Stay safe on the slopes with these ski tips

February 3, 2015

To avoid becoming just another ski injury statistic, make sure you’re well prepared for the slopes by taking these simple precautionary measures.

Stay safe on the slopes with these ski tips

Wearing the proper gear and being aware on the slopes can help reduce your chances of injury. While more and more people are getting out on the slopes every year, Canadian ski injury statistics indicate that the rate of injuries have remained proportionately stable. That’s a great sign, but there’s always room for improvement. Take these precautionary steps to keep yourself and those around you safe on the slopes.

Get in gear

The most obvious way to protect yourself is with good gear. There’s a lot of choice when selecting everything from skis and boots to gloves and helmets. Your main priority should be protecting your head. Having a good quality, properly fitted helmet will help keep your most valuable asset safe. If just staring out, elbow and knee pads are a good idea to keep those joints protected. One of the most common ski injuries is skiers thumb. Investing in a good pair of padded ski gloves and good poles can address this preventable injury. For other gear like boots and skis, the choices can be trickier to navigate. Taking the time to do your research and speaking to experts in the shop will improve your ability to stay safe on the slopes.

Get in game shape

Keeping your body in shape, even in the off-season, is another precautionary step towards preventing injuries and becoming another statistic. Flexibility, strength and endurance go a long way in keeping you strong on your skis and in a better position to avoid other accidents.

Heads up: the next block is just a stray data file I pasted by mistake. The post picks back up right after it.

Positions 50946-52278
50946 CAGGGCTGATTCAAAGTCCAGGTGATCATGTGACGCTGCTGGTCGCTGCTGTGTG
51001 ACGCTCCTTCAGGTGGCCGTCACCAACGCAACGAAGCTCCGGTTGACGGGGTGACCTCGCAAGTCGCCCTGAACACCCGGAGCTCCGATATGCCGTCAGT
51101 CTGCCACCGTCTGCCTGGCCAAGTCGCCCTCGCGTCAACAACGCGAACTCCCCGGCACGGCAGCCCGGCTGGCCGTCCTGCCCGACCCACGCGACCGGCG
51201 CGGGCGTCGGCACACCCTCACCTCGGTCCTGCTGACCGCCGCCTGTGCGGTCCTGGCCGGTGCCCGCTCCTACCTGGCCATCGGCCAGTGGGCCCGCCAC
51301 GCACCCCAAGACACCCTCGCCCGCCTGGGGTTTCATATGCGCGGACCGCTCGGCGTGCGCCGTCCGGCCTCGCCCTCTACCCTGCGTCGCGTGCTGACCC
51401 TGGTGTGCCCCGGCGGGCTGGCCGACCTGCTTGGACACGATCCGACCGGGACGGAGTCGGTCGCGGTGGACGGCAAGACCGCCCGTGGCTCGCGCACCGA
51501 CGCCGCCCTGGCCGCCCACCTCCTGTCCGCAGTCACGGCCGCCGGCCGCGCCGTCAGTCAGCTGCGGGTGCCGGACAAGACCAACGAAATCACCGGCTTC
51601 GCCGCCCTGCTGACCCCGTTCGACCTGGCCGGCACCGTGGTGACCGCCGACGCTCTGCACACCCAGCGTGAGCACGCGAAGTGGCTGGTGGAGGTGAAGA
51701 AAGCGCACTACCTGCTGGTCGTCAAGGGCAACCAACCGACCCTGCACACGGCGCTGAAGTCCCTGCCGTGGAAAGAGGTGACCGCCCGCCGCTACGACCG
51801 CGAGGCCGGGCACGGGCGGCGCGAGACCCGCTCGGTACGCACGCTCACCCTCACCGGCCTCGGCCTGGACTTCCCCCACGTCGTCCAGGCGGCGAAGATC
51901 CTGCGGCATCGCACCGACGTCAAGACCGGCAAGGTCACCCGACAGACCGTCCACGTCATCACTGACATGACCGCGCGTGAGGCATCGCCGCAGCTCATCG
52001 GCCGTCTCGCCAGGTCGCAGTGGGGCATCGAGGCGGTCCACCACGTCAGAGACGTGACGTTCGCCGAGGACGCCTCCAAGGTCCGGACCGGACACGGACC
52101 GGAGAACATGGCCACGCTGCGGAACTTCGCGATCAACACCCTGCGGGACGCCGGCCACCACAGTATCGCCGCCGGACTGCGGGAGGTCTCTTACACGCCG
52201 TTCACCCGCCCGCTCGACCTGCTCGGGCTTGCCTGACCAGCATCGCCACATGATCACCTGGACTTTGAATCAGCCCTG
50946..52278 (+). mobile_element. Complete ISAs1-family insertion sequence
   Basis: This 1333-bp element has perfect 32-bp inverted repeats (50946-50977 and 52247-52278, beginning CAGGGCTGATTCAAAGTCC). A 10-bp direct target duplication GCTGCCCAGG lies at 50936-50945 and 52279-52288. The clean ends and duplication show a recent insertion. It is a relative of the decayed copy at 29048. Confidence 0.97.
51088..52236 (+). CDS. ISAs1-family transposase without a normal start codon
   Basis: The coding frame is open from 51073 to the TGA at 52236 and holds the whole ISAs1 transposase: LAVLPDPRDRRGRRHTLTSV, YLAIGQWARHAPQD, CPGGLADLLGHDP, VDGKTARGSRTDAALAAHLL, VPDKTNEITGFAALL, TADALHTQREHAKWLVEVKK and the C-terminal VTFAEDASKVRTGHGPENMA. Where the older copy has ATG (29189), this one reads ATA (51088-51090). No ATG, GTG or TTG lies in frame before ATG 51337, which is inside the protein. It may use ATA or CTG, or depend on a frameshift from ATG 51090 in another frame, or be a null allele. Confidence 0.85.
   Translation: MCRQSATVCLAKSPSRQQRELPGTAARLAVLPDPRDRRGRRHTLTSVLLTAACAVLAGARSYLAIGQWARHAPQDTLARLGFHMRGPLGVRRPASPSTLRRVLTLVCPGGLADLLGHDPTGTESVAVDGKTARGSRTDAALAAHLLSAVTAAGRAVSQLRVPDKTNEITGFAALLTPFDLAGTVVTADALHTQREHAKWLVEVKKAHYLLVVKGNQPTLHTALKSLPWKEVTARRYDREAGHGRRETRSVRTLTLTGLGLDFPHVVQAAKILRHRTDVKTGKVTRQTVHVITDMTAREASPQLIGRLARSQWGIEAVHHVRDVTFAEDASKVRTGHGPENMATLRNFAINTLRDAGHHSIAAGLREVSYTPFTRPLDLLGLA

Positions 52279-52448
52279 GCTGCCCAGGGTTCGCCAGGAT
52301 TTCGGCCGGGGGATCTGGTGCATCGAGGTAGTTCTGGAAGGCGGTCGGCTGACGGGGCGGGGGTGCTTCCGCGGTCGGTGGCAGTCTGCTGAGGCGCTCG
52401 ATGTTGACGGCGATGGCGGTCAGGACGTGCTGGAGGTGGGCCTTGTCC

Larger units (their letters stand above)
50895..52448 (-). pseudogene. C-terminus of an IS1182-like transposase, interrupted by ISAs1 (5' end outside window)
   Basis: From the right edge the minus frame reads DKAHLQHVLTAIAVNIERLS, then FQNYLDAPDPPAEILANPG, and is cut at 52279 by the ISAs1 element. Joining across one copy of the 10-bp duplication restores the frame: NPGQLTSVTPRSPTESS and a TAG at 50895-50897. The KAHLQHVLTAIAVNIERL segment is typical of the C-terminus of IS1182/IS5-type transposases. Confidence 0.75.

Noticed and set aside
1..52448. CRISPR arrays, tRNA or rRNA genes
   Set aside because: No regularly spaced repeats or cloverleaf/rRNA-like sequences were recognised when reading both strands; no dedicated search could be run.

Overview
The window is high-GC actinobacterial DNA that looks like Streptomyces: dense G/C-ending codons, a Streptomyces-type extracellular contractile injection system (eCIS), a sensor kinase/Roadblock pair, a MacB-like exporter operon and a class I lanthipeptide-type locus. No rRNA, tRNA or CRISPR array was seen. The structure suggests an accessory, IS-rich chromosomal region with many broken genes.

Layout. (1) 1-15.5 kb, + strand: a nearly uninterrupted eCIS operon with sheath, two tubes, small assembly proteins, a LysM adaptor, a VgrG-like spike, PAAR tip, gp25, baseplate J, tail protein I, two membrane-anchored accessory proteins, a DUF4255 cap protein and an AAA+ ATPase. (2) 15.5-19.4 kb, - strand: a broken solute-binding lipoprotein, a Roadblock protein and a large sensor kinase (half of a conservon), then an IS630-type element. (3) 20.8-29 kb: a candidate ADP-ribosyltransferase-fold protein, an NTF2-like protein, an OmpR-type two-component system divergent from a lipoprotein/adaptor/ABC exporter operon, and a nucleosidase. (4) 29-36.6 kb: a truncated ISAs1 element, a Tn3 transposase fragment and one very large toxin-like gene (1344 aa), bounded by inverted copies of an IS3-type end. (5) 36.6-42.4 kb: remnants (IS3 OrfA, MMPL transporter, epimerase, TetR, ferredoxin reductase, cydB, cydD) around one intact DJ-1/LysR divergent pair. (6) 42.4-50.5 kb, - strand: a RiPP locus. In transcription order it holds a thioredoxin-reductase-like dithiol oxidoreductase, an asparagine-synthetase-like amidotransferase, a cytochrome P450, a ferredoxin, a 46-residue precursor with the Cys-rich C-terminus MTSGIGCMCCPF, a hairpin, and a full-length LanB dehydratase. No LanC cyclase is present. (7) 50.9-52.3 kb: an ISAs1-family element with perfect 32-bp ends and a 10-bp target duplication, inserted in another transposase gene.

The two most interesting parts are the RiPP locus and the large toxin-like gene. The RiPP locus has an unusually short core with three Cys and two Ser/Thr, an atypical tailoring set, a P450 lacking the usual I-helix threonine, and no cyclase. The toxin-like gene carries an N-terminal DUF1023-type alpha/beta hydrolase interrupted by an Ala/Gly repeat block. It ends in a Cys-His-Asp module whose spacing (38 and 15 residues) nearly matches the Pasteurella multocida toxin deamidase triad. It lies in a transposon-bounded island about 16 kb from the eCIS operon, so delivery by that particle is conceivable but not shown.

Don’t be a hero

The saying goes: You have to learn to walk before you can run. Stick to runs that you have mastered before moving on to tackling the advanced hills. One of the leading causes of skiing accidents is skiers attempting to ski runs beyond their skill level.

Be aware

Another way to take care of yourself is to be aware of your surroundings and what other people on the slopes are doing. Some examples of safe ski hill practices include staying out of blind spots, yielding the right of way to those travelling downhill, and checking all directions before merging into a trail. Also, knowing the lift system can prevent machine-related injuries. Older lifts can be more difficult to use for beginners, while newer lifts tend to offer a small delay at both ends that allows for ease of use.

For beginners, lessons are available with instructors whose information and experience will help keep you safe. For experienced skiers, this can also help sharpen skills that you may have forgotten. No matter your skill level, always remember that safety and well-being is paramount to anything else.

The material on this website is provided for entertainment, informational and educational purposes only and should never act as a substitute to the advice of an applicable professional. Use of this website is subject to our terms of use and privacy policy.
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